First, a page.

How young people are turning the tide against corruption

Yoiuth 2019

(Unsplash, 2019)

This article is brought to you thanks to the collaboration of The European Sting with the World Economic Forum.

Author: Blair Glencorse, Founder and Executive Director, The Accountability Lab & Friday Odeh, Country Director, Accountability Lab Nigeria


A deluge of corruption-related news and scandals has recently rocked the world. The President of Guatemala has expelled a key United Nations anti-corruption body from the country. Romania’s anti-corruption chief has stepped down just as the country is taking over the Presidency of the EU. Japan’s Olympic Chief is facing allegations of bribery over Tokyo’s bid to host the 2020 games, and the Danske Bank money laundering probe continues to deepen.

This is not filling global youth with hope for the future. Young people continue to name corruption as the biggest challenge they face, according to a survey carried out through the Accountability Lab in conjunction the World Economic Forum. And with good reason – corruption has a high cost for society and the economy. It depletes public funds that should pay for education, healthcare and other basic services sorely needed in those countries most affected by it. Businesses and individuals – mostly the poor – pay more than $1 trillion in bribes every year, which undermines trust, exacerbates inequality and severs the social contract.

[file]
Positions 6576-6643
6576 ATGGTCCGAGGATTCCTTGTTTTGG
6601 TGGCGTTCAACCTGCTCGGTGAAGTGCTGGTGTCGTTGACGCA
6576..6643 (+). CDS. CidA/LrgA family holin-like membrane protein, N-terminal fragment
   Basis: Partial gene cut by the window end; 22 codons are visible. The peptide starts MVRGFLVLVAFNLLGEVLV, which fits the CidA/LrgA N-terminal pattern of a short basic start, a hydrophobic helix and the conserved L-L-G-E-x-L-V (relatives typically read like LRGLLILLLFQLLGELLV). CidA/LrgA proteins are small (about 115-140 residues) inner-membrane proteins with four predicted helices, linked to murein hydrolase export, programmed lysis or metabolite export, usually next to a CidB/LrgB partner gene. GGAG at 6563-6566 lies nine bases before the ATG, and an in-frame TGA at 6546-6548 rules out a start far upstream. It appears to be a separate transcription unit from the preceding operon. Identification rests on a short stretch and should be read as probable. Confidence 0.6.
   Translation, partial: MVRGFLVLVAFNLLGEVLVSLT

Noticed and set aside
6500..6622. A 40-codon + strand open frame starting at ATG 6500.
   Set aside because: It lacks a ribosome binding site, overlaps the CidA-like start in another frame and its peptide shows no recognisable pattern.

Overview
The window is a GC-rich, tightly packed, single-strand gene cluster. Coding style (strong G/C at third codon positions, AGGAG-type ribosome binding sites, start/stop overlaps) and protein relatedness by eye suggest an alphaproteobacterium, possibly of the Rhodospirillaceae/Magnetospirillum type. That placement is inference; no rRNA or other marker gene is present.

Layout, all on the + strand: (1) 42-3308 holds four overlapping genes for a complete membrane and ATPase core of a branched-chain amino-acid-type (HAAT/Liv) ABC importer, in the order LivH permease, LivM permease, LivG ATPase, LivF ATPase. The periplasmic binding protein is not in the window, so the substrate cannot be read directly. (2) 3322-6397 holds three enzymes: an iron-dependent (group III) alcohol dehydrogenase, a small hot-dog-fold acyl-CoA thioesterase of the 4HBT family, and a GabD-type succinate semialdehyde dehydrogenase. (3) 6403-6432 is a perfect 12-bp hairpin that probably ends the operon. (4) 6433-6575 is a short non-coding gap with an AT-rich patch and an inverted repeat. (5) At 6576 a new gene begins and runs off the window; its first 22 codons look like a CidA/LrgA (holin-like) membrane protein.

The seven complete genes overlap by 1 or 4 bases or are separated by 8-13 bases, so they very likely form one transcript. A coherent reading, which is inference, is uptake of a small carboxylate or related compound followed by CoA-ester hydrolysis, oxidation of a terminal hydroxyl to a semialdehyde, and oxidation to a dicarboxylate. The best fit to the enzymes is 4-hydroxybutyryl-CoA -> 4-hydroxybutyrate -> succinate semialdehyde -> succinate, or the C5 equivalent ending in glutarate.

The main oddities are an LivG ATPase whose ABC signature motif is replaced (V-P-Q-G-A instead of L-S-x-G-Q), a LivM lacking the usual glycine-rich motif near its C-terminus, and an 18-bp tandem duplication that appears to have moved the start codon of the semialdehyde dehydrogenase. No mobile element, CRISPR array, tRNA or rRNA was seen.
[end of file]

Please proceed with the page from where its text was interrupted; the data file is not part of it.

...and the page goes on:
It is easy to get depressed about this. But there are plenty of reasons to believe that 2019 will be the year in which young people turn the tide against this lack of integrity and accountability. A new generation of change-makers is putting anti-corruption and accountability firmly at the centre of their understanding of global leadership across business, politics, media and civil society.

In business, this clearly showed at Davos 2019, which was chaired for the first time by Global Shapers from the World Economic Forum’s youth network. Accountability for everything from corruption in global corporations to state capture in South Africa were key topics of discussion. These Global Shapers and their contemporaries are leading the way in the corporate world, where now more than ever, young consumers prefer to work and shop at businesses that drive social good.

CEOs understand this. The likes of David Cruickshank at Deloitte and Paul Polman, formerly at Unilever, are speaking out strongly on issues of ethical business. At a recent World Economic Forum Partnering Against Corruption (PACI) meeting, which included many leading global corporations, there was a clear consensus on the idea that values-based organizations are not just better for the world, but also more profitable in the long-term.

In government, a new generation of politicians and bureaucrats is emerging, pushing for more inclusive, transparent decision-making. In Malaysia, the 27-year-old Minister of Youth and Sports Syed Saddiq has not shied away from calling out the kleptocratic behaviour of elites. In Botswana, the 32-year-old Minister of Investment, Trade and Industry Bogolo Kenewendo is pushing back against unfair business practices. During our recent global Integrity Idol campaign to “name and fame” honest bureaucrats, we found hundreds of young, honest civil servants doing everything from fighting corruption in the police to ensuring fair justice at the local level.